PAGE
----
Travis Perkins shrugs off rising costs and product availability issues to rebound to profit as home DIY boom persists
- Travis Perkins made a £241m profit in 2021, against a £35m loss the year before
- Sales at the Toolstation business have more than doubled in the last three years
- The firm forecasts trade to stay strong but expects inflation pressures to remain
Travis Perkins bounced back to profit in 2021 as sustained high demand for domestic renovation projects enabled it to offset rising building material costs.
The home improvement retailer reported a £241million profit for 2021, compared to a £35million loss in 2020 when the first lockdown severely impacted trade and led to supply chain disruption.
Total revenue surged by just under a quarter to £4.6billion as sales at its merchanting arm grew by around £750million following strong demand for home DIY improvements and new home completions.
Recovery: Travis Perkins reported a £241million profit for 2021, compared to a £35million loss the year before when the first lockdown severely impacted the firm’s trading
The group’s Toolstation business saw its revenue increase by another fifth to £761million, with sales having more than doubled over the last three years.
This helped it gain additional market share and to boost its store estate across the UK and Europe by another 110 establishments last year, with at least 100 more branches expected to be added this year.
Its European business did make a £20million loss as a consequence of costs related to store expansion, but it still made a significant profit from property thanks to the offloading of its former distribution centre in Tilbury.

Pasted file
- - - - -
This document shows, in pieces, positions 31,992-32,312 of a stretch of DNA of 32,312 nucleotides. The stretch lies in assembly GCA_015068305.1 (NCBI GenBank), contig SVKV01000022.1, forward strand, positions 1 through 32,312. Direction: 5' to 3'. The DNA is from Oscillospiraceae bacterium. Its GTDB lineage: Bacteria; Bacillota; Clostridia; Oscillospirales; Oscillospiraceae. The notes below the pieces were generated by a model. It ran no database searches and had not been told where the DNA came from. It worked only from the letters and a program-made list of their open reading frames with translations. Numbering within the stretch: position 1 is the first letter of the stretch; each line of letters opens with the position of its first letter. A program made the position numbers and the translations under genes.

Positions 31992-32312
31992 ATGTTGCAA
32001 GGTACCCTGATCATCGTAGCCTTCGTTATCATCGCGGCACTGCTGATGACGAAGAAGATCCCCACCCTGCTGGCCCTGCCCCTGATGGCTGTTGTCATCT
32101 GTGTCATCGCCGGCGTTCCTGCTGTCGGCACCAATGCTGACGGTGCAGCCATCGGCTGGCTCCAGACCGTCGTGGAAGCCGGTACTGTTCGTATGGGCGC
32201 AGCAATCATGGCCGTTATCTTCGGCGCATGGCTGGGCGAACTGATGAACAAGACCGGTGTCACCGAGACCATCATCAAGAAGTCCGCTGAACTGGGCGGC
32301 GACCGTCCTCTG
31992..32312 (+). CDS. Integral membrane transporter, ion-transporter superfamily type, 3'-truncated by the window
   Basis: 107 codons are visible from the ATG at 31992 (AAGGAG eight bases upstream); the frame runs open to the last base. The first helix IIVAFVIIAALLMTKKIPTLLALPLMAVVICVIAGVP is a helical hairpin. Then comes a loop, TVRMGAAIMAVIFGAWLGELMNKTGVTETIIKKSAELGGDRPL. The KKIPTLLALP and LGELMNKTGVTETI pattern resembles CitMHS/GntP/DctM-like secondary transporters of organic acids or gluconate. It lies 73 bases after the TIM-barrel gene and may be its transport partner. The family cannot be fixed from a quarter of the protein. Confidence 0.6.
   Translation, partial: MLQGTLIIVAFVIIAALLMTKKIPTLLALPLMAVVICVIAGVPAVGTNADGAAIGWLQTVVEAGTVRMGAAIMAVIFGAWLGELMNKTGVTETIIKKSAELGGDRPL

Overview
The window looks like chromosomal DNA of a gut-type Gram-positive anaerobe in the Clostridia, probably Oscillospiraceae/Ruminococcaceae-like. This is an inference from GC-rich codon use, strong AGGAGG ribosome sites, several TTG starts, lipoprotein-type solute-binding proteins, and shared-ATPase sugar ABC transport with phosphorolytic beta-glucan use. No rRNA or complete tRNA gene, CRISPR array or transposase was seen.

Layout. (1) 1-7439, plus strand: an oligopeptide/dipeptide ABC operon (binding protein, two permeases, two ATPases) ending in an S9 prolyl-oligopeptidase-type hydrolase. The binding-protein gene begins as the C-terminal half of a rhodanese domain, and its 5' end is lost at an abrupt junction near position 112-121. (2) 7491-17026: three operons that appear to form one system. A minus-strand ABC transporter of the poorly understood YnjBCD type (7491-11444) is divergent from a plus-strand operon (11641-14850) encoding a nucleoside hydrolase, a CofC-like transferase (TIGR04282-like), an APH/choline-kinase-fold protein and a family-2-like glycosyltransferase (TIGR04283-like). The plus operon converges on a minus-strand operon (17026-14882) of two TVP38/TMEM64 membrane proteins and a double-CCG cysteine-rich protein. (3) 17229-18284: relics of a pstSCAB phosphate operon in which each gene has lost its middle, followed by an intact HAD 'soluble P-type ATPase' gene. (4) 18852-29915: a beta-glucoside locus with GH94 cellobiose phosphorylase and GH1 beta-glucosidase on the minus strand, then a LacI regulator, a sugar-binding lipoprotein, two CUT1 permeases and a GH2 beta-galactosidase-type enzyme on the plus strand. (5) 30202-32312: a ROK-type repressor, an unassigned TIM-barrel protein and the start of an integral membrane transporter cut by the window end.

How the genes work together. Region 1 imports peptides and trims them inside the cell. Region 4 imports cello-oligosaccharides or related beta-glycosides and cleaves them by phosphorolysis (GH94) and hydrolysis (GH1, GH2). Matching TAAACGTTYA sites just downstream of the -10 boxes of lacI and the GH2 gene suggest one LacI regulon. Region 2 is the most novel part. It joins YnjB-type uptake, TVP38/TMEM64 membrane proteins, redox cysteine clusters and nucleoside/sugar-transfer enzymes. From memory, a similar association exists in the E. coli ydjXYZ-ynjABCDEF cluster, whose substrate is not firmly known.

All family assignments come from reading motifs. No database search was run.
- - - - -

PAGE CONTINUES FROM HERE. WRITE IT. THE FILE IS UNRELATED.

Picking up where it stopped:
Toolstation’s trade has also been less affected by cost inflation than Travis Perkins’ merchanting division, which saw the price of goods it sources climb by around 13 per cent in the second half of the year as a result of product shortages.
The FTSE 250 company expects inflationary pressures to remain but still forecasts stability in trade amid the normalisation of hybrid working, buoyant levels of property sales and growth in the number of housing developments.
Chief executive Nick Perkins said: ‘Whilst the rapidly recovering market created challenges around inflation and product availability, we have navigated them well to deliver an outstanding financial performance.”
Continuing growth: Travis Perkins’ Toolstation business saw its revenue increase by another fifth to £761million, meaning that its sales have more than doubled over the last three years
The firm also revealed it is extending its share buyback scheme by another £70million after purchasing £170million of its own shares following the sale of its plumbing and heating business to H.I.G. Capital.
This sale formed part of the company’s plan to streamline its operations, which it set out towards the end of 2018 and included goals to cut costs by up to £30million and grow its general merchanting business.
Travis Perkins announced its intention to demerge the building trade retailer Wickes in 2019 as part of this strategy, though this was not completed until April last year due to the pandemic.
AJ Bell investment director Russ Mould said: ‘We’re at a big turning point in society which could determine whether Travis Perkins continues its run of good luck or not.
‘Covid and the associated lockdowns made people appreciate their homes more, which drove demand for repairs and improvements. That kept the tills ringing at Travis Perkins as tradesmen queued up for the kit needed to fix homes.
‘The backdrop for Travis Perkins is now less favourable. Plenty of people now back at work in the office means there is less focus on how the home looks. There is also pressure on family finances from rising inflation, so homeowners might put off doing those jobs around the house.’
Shares in Travis Perkins were down 2.4 per cent to £14.26 during the late morning on Tuesday. Their value rose considerably for much of last year before falling back and are now worth about the same as 12 months ago.
Up and down: The value of Travis Perkins shares rose considerably for much of last year before falling back and are now worth about the same as 12 months ago